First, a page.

• In the 2004 book The Art of the Start, author Guy Kawasaki uses the red pill as an analog to the situation of leaders of new organizations, in that they face the same choice to either live in reality or fantasy. He adds that if they want to be successful, they have to take the red pill and see how deep the rabbit hole goes.[31]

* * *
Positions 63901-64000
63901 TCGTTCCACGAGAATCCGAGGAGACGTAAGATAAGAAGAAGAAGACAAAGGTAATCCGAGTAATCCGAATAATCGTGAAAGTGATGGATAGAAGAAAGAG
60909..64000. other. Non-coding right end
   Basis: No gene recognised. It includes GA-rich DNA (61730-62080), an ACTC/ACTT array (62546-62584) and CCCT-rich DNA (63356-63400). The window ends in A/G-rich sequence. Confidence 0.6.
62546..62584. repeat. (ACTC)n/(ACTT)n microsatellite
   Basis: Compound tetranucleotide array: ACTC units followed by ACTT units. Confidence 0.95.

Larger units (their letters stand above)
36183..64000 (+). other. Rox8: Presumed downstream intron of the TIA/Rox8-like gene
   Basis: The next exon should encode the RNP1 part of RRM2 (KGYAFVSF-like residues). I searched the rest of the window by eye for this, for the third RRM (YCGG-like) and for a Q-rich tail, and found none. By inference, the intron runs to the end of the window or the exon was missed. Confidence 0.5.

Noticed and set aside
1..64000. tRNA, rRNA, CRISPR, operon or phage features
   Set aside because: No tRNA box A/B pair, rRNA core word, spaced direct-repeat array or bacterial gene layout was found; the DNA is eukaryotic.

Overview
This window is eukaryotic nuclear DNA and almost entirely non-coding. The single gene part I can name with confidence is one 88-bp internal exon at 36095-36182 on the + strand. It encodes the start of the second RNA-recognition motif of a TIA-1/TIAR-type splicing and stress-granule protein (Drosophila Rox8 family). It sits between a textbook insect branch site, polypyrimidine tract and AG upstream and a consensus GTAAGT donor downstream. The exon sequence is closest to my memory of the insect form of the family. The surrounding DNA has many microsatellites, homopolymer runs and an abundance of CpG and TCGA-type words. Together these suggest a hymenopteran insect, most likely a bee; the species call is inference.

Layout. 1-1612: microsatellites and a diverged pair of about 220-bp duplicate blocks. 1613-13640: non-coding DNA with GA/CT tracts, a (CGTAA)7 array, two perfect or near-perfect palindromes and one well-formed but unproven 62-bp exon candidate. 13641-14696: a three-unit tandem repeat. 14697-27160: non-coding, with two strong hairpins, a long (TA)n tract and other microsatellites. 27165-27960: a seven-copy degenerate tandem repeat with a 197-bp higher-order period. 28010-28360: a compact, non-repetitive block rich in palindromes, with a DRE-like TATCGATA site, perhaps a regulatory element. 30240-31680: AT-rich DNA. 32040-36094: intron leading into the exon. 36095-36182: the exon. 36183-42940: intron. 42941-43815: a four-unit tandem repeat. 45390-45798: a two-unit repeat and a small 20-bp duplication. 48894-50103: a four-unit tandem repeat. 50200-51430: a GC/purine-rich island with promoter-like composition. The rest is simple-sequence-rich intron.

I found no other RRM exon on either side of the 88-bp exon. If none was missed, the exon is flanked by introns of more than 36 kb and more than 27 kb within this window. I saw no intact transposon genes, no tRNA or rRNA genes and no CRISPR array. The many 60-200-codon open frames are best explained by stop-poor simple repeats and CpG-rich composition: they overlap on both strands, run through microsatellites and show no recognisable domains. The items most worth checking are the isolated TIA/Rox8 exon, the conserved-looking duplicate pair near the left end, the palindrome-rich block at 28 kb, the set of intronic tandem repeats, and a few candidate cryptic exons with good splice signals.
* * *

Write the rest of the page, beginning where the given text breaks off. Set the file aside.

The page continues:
• Until they were removed from the Maemo operating system application installer in January 2010, certain advanced features were unlocked by a "Red Pill Mode" Easter egg to prevent accidental use by novice users but make them readily available to experienced users. This was activated by starting to add a catalog whose URL was "matrix" and then choosing to cancel. A dialog box would appear asking "Which pill?" with the choices "Red" or "Blue", allowing the user to enter red pill mode.[32][33] In "Red Pill" mode, the installer allows the user to view and reconfigure system packages whose existence it normally does not acknowledge. In Blue Pill mode the installer displays only software installed by a user, creating the illusion that system software does not exist on the system.